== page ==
Native Wolf
you Mr. Half-Breed,” she murmured. “Or One-Son. Or Yoema’s Grand-“
    “Kisan-yiman-dilwawh," he grumbled over his shoulder.
    "Is that...your name?"
    He grunted.
    "Ah." Now she was getting somewhere. "Pleased to make your acquaintance, Mr....Kisan...yiman..."
    "Dilwawh." What a long and difficult name. She wondered what it meant. She’d learned from Yoema, whose name meant Little Flower, that most Indian names came from nature. "How do you do?"
    He didn’t reply. She couldn’t blame him. After all, "how do you do" was a rather inane expression, difficult to translate and hard to answer.
    "Claire is a French name. It means bright," she offered. "What does your name mean?"
    "Kisan-yiman-dilwawh?" He sniffed. "He Who Beats Chattering White Woman."
    The hopeful smile she’d pasted on her face fell flat, and on impulse, she smacked the back of his head with the flat of her hand.
    “I am not chattering. That is an ungentlemanly thing to say. Yoema would be very disappointed—“
    He stopped in his tracks. “Will you stop saying her name?”
    Claire would be damned if she’d let the savage dictate to her what she could and could not say. The words tumbled from her lips in a rush of childish passion. "Yoema! Yoema! Yoema!"
    She regretted her impetuousness almost at once, for he spat out a long string of words she was sure were epithets.
    "Stop it!" he threatened, "Or maybe I will beat you."
    Claire acquiesced, not because she believed him—he was proving to be all bark and no bite—but because she could see he was as stubborn and strong-willed as his grandmother when it came to getting his way.
    Still, his insistence on silencing Yoema’s memory disturbed her. How could he forbid Claire to speak the name of her Konkow mother? How could he deny his own kin’s existence? How could he allow Yoema to fade from the world unnamed and unremembered?
    Chase wondered if Xontehltaw, Coyote, was laughing at his empty promise. He might make Claire ride on his back. He might compel her to eat food not to her liking. He might make her wear his shirt and force her to sleep on the hard ground. But he’d never raise his hand against a woman.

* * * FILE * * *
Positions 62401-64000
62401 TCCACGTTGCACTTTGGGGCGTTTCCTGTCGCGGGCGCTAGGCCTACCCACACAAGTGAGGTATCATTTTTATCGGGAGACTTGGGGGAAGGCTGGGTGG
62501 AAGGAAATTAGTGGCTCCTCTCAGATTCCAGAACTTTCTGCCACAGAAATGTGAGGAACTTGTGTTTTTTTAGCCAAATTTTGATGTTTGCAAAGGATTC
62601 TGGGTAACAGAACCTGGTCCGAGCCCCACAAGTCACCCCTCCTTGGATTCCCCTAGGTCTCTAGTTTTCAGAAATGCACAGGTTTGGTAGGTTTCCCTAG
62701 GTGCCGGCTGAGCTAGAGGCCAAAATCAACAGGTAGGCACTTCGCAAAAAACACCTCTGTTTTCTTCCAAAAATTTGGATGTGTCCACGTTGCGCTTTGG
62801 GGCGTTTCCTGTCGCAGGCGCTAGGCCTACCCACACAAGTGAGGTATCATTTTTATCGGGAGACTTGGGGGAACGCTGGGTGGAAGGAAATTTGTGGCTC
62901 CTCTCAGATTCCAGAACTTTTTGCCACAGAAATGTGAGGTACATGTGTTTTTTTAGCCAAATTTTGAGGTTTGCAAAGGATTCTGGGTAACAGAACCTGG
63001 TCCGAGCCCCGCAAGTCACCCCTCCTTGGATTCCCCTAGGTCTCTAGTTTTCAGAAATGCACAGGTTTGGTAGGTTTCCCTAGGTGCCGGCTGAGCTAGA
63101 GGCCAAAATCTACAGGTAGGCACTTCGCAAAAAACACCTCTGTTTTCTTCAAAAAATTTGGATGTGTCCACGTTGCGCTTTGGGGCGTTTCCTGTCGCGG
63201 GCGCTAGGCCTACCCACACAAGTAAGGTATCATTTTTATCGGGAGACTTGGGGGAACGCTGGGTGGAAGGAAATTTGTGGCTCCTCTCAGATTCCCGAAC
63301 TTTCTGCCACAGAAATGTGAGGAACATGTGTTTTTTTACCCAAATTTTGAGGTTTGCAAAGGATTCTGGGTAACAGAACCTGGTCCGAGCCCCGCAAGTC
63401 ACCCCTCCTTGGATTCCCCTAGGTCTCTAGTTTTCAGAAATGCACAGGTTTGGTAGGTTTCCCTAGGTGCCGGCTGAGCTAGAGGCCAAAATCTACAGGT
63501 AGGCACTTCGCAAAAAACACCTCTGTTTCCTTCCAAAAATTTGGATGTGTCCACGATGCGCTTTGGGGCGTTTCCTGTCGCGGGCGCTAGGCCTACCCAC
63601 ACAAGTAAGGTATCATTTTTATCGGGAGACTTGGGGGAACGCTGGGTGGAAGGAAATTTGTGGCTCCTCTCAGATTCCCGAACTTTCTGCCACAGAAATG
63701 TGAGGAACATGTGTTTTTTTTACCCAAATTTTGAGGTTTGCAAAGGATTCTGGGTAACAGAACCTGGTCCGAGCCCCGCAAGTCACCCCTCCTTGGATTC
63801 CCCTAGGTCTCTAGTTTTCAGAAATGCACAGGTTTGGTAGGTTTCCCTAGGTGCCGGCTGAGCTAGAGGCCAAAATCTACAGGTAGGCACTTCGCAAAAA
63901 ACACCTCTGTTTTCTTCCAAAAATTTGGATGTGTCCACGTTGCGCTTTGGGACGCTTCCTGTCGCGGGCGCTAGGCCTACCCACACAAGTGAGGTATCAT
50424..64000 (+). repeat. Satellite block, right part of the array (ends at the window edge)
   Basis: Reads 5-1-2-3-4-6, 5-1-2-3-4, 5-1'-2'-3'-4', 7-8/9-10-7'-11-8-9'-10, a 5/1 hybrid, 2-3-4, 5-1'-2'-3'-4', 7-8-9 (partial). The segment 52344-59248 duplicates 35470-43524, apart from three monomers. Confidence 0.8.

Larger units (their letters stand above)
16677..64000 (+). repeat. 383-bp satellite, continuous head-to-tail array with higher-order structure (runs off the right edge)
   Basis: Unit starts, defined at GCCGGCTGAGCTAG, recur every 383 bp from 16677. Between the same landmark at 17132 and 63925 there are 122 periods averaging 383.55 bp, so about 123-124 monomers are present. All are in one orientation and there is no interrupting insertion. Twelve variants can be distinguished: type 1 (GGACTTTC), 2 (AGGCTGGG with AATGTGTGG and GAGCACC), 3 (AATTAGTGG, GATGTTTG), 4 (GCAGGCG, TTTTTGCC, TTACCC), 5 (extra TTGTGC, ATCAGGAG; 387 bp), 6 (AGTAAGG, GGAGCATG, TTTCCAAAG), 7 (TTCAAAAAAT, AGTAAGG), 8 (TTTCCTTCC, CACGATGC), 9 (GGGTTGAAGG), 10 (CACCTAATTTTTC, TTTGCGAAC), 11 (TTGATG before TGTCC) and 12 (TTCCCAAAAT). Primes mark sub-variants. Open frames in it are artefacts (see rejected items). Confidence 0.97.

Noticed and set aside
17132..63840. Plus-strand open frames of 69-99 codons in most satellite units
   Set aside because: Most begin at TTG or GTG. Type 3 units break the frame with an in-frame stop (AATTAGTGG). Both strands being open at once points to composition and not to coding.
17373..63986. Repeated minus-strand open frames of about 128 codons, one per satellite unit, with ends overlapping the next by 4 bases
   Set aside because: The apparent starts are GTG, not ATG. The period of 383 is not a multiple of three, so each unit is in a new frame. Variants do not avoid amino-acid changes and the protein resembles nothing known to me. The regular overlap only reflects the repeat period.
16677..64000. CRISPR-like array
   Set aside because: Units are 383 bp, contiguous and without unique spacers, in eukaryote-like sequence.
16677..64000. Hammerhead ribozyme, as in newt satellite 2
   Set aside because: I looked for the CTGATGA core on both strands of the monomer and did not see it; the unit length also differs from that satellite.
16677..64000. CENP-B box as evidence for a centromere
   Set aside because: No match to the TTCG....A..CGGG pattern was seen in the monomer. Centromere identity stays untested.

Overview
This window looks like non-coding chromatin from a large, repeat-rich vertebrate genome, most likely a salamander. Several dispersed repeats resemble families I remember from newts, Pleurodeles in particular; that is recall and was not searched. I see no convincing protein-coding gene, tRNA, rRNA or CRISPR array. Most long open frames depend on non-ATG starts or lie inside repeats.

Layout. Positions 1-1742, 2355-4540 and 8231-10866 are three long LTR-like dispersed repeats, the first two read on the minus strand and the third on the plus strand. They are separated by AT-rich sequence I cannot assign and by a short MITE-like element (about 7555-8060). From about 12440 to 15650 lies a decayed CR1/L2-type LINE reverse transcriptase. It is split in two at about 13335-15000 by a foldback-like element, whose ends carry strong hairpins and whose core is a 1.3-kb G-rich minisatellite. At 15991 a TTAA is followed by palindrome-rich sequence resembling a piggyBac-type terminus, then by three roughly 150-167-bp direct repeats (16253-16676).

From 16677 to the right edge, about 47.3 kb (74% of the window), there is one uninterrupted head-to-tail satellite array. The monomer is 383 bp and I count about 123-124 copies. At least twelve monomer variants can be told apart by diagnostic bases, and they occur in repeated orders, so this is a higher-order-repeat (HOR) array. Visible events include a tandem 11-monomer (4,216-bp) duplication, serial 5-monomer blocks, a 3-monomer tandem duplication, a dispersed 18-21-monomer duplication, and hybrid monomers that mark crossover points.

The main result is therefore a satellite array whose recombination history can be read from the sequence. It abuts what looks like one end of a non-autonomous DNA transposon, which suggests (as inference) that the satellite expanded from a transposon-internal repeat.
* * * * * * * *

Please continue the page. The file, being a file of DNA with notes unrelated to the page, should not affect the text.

Turning back to the path, he grimaced in self-scorn. Some avenging savage he was. The woman was right. He was half white. And at the moment, he felt every civilized drop of that white blood.
    Hearing his grandmother’s name sent a superstitious shiver along his spine. But that wasn’t the only reason he’d scared the woman into silence.
    Each soft word she uttered chipped away at his honor and made him regret his mistake in kidnapping her even more. Her beautiful wide eyes reminded him that she was a virtuous young woman and made him feel like a poor excuse for a man.
    Honestly, he didn’t want her to know his name. He didn’t want her to acknowledge him at all. He’d just as soon she forgot all about him. A proper young lady like Claire had no business carrying on with a savage like him. He wished he’d never made the mistake of stealing her. He wanted things to go back to the way they were before he’d met Claire Parker.
    Which made him all the more angry when his body, responding to the seductive sensation of warm feminine flesh on his back, started behaving as if it would like to get to know her better.
    By the time the sun had crossed the sky and hovered on the crest of the western hills, Chase was dead tired. It wasn’t his burden that made him that way. A blacksmith’s back was as solid as a tree trunk, and the woman was no heavier than a down quilt. No, it was his mind that was exhausted. His thoughts had run in circles all day.
    For the sake of his grandmother, he should loathe Claire Parker. In deference to his tribe, he should despise the whites, who had stolen everything from the Konkows. But feeling the woman’s smooth, long limbs wrapped around his hips filled him with emotions completely unlike loathing.
    Here he was, in the midst of mortal

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